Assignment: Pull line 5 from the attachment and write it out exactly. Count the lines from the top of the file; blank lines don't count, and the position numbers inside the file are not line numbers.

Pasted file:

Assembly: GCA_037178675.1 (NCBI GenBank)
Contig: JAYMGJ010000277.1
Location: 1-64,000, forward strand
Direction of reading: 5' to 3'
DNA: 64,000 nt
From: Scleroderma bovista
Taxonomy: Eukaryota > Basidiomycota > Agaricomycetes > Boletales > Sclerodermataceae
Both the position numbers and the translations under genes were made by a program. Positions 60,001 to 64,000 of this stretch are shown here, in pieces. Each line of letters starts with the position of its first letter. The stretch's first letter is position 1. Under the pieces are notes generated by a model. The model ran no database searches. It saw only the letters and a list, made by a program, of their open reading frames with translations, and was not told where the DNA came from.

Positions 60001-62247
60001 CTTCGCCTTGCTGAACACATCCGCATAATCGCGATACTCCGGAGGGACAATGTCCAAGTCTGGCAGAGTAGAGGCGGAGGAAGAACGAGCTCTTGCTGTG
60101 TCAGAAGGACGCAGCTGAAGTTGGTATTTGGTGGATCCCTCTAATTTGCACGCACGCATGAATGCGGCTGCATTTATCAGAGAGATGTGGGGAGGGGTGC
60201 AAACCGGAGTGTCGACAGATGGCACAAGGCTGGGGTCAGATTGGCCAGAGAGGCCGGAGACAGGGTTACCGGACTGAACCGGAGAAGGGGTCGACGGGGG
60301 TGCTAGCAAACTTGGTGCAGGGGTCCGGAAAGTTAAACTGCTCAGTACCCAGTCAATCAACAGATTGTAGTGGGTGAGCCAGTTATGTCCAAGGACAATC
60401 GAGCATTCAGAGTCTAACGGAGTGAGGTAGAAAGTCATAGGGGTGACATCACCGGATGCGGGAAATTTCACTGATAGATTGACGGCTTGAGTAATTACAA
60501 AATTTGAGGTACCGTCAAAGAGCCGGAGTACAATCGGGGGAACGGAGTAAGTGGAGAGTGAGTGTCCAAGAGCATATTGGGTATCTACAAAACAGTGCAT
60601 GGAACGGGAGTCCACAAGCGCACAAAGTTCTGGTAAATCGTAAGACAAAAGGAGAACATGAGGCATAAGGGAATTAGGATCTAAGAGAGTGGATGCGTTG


DNA: 64,000 nt